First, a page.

Design Thinking Across Different Design Disciplines: A Qualitative Approach Dedication This dissertation is dedicated to my parents, Fadime and Yunus Ondin, who have dedicated their lives to my sister’s and my education and made a lot of sacrifices throughout our education journey. v

Design Thinking Across Different Design Disciplines: A Qualitative Approach Acknowledgement I would like to thank Dr. Burton, my committee chair, for his continuous support, guidance, and encouragement over the past five years. I would also like to thank my committee members Dr. Lockee, Dr. Potter, and Dr. Cennamo for their support during the doctoral process. I would like to thank my participants for taking part in this study and providing me great insights. I would like to thank my twin sister and better half, Zerrin Ondin, for her continuous support and guidance from the first day of my doctoral journey until its very last day. Thank you for listening me patiently and proving me constructive feedback whenever I needed. Without you, this journey would not have been this easy, joyful, and meaningful. I would like to thank my older sister, Arzu Bahar, for sending photos of my niece, Lea Bahar, and my nephew, Ediz Bahar, every day over the last five years. Their photos gave me strength and motivation to finish my dissertation. I would like to thank Larry A. Cox II for listening to me talk about my dissertation and providing logistic help during my data collection process and brewing strong coffees to keep me awake during our weekend dissertation writing sessions. Finally, I would like to thank David Duckett for spending countless hours to proofread my dissertation and sending his joyful drawings on the most painful days of writing my dissertation. vi

Design Thinking Across Different Design Disciplines: A Qualitative Approach Table Of Contents Chapter 1: Introduction . 1 The Research Problem . 1 The Purpose . 4 Research Question . 4 Significance of the Study for the Instructional Design Community . 4 Organization of the Study . 5 Chapter 2: Literature Review . 6 What is Design? . 6 Design Paradigms . 7 Design versus Other Disciplines . 8 Design Thinking . 11 History and Definition . 11 Current Focus . 15 Characteristic Features of Design Process as defined by Design Thinking . 17 Ill-structured Problem Solving . 17 Problem and Solution Co-evolution . 21 Iteration . 22 Sketching . 22 Reflective Thinking . 23 Creative Thinking . 24 Abductive Reasoning . 27 Characteristics of Designers. 27 Design Thinking Process Models . 28 Stanford d.school Design Thinking Process Model . 29 IDEO Design Thinking Process Model . 29 NoTosh Design Thinking Process Model . 30 Criticism . 31 Chapter 3: Methodology . 32 Research Design . 32 Qualitative Inquiry . 32 Sampling and Participants . 34 Gaining Access . 37 Data Collection . 38 Qualitative Interviews . 39 Online Synchronous Interview . 40 Interview Questions . 41 Probing . 43 Interview Guide / Protocol . 43 Interviewer Responsibilities. 43 Recording an Interview Data – Interview Notes . 44 vii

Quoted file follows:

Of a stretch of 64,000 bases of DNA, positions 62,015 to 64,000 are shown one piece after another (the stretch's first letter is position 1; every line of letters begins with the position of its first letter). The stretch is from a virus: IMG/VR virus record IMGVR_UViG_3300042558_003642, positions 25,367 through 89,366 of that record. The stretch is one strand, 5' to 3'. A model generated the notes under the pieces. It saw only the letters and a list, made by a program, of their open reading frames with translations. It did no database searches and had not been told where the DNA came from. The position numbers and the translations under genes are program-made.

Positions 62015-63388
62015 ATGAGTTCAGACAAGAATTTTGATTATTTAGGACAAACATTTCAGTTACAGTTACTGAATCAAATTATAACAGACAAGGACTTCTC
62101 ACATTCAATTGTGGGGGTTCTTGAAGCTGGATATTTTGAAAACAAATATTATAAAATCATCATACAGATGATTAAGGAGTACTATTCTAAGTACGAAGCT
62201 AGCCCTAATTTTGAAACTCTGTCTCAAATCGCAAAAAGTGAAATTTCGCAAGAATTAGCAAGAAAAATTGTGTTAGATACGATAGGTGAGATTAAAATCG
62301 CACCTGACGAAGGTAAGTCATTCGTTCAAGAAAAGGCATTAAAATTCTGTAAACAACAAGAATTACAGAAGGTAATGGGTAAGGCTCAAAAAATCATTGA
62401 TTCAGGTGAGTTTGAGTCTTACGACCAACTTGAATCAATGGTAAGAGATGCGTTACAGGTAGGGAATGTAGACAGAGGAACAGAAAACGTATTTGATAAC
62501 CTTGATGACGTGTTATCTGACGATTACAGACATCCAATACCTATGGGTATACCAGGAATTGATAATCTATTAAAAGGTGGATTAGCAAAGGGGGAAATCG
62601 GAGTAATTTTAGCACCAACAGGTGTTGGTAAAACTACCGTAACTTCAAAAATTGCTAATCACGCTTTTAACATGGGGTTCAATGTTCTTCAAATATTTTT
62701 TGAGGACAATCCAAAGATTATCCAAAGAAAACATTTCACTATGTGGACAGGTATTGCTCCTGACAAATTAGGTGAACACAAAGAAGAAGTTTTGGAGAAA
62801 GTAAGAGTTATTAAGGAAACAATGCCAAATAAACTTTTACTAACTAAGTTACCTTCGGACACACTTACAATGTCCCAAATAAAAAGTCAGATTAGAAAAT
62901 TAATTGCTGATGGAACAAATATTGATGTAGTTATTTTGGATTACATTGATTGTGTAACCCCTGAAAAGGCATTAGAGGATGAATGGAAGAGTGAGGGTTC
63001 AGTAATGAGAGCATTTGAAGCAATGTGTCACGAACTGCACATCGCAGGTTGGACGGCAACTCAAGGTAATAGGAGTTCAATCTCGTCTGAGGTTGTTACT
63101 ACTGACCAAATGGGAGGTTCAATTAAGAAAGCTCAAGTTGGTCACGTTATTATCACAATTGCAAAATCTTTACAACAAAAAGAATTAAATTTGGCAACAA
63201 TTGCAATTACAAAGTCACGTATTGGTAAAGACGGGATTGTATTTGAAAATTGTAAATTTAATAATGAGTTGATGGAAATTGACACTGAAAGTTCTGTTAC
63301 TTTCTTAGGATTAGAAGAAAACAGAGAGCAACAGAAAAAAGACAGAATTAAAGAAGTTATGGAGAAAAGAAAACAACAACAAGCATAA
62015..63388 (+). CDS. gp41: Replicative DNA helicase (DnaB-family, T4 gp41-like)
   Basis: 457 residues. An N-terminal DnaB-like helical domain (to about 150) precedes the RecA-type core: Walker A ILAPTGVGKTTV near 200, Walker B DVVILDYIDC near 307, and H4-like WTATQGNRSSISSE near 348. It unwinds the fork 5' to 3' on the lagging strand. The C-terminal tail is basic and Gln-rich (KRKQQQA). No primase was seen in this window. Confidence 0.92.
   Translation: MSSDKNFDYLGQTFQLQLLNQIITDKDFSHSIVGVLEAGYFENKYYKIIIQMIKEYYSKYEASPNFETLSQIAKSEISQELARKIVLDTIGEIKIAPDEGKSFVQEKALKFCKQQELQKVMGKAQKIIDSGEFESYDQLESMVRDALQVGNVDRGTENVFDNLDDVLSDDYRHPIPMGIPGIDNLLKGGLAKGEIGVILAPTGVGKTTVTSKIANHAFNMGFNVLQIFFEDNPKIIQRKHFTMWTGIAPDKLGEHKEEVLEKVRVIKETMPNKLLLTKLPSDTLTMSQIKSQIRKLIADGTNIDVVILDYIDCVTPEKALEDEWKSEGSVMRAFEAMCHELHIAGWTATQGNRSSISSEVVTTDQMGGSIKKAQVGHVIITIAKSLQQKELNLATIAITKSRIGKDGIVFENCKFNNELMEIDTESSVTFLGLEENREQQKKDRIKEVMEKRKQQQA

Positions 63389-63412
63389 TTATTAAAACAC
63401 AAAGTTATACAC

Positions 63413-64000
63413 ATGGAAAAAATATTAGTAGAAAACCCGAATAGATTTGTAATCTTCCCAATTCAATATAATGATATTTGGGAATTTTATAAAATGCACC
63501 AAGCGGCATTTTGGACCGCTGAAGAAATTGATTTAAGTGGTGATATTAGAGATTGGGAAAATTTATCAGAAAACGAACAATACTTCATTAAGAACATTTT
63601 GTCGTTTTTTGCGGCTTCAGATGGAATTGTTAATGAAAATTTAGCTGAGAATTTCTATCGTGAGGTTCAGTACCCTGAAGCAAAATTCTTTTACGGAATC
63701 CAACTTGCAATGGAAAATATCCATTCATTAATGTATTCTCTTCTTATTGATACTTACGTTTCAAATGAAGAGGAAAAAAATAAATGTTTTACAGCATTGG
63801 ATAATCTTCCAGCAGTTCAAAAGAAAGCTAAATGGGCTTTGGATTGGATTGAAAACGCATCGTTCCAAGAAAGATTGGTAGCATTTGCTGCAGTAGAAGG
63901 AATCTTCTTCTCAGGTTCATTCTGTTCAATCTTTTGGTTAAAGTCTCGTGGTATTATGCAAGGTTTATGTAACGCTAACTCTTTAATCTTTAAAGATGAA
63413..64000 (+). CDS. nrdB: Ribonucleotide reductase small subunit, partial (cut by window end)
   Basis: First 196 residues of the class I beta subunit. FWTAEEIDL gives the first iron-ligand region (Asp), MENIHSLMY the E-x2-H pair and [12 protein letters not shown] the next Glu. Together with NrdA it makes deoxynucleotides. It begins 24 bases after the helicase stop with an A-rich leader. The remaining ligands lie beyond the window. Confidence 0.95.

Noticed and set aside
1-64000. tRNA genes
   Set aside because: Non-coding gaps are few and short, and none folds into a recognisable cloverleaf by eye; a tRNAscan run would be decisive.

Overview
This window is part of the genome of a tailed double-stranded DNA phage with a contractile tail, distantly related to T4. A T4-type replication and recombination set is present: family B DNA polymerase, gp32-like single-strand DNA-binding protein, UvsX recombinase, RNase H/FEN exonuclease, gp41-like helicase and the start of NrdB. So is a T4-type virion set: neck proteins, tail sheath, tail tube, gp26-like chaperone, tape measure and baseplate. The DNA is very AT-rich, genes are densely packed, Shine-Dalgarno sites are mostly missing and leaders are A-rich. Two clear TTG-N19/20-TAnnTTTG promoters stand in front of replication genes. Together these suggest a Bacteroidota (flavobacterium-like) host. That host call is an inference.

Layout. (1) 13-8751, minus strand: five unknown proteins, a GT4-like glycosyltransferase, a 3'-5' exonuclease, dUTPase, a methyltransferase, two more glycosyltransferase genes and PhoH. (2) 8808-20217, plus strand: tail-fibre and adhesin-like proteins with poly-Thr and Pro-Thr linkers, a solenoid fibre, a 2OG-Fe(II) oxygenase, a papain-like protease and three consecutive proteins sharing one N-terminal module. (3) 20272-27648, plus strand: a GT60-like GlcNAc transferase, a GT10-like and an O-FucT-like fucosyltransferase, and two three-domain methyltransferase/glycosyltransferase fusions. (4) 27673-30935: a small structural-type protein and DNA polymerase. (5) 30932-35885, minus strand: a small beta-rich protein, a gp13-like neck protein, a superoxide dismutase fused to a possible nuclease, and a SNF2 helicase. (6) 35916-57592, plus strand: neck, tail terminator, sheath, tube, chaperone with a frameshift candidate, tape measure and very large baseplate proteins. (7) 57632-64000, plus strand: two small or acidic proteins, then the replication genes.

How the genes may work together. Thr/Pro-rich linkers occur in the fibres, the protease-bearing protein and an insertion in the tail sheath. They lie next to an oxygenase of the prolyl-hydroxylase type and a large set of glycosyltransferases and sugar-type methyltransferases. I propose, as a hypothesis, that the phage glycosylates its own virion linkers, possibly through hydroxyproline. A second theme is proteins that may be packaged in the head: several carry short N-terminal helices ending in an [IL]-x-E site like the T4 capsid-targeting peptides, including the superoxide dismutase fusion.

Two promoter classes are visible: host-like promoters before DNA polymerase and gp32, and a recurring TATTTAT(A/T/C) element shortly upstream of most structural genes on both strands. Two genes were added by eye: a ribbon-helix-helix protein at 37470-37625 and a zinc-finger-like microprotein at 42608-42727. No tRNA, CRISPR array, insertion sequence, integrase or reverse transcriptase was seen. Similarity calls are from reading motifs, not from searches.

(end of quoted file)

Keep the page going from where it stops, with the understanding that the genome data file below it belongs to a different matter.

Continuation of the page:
Design Thinking Across Different Design Disciplines: A Qualitative Approach Interview Steps . 44 Data Analysis . 45 Trustworthiness or Credibility, Consistency, and Transferability . 47 Credibility or Trustworthiness . 47 Consistency. 48 Transferability . 48 The Researcher’s Reflexivity. 48 Chapter 4: Findings. 53 Designers’ Profile . 53 Software usage . 57 Design Process . 58 Teamwork Versus Individual Design . 58 First Step: Identifying a Design Idea or Problem . 60 Second Step: Analysis . 63 Third Step: Proposing Solution(s) . 67 Fourth Step: Prototype – Test – Iterate . 70 The Last Step. 77 Design Journals . 78 Design Process Across Different Design Projects . 79 Challenges faced During Designing . 80 How do the Designers define a Good Design? . 83 What is the Designer’s Definition of Design? . 85 What Does Being a Designer Mean to the Designers? . 86 What Does Design Thinking Mean to the Designers? . 89 Chapter 5: Discussion . 91 Discussion of the Findings. 91 Design Process . 91 Challenges Faced During Design Process . 95 Good Design . 95 Design . 96 Being a Designer . 96 Design Thinking . 96 Intended Contribution of the Research Study to the Field of Instructional Design . 97 Limitations of the Study . 97 Recommendations for Future Research . 97 References . 98 Appendix A: IRB Approval . 108 Appendix B: Interview Protocol . 110 Appendix C: Consent Form . 112 viii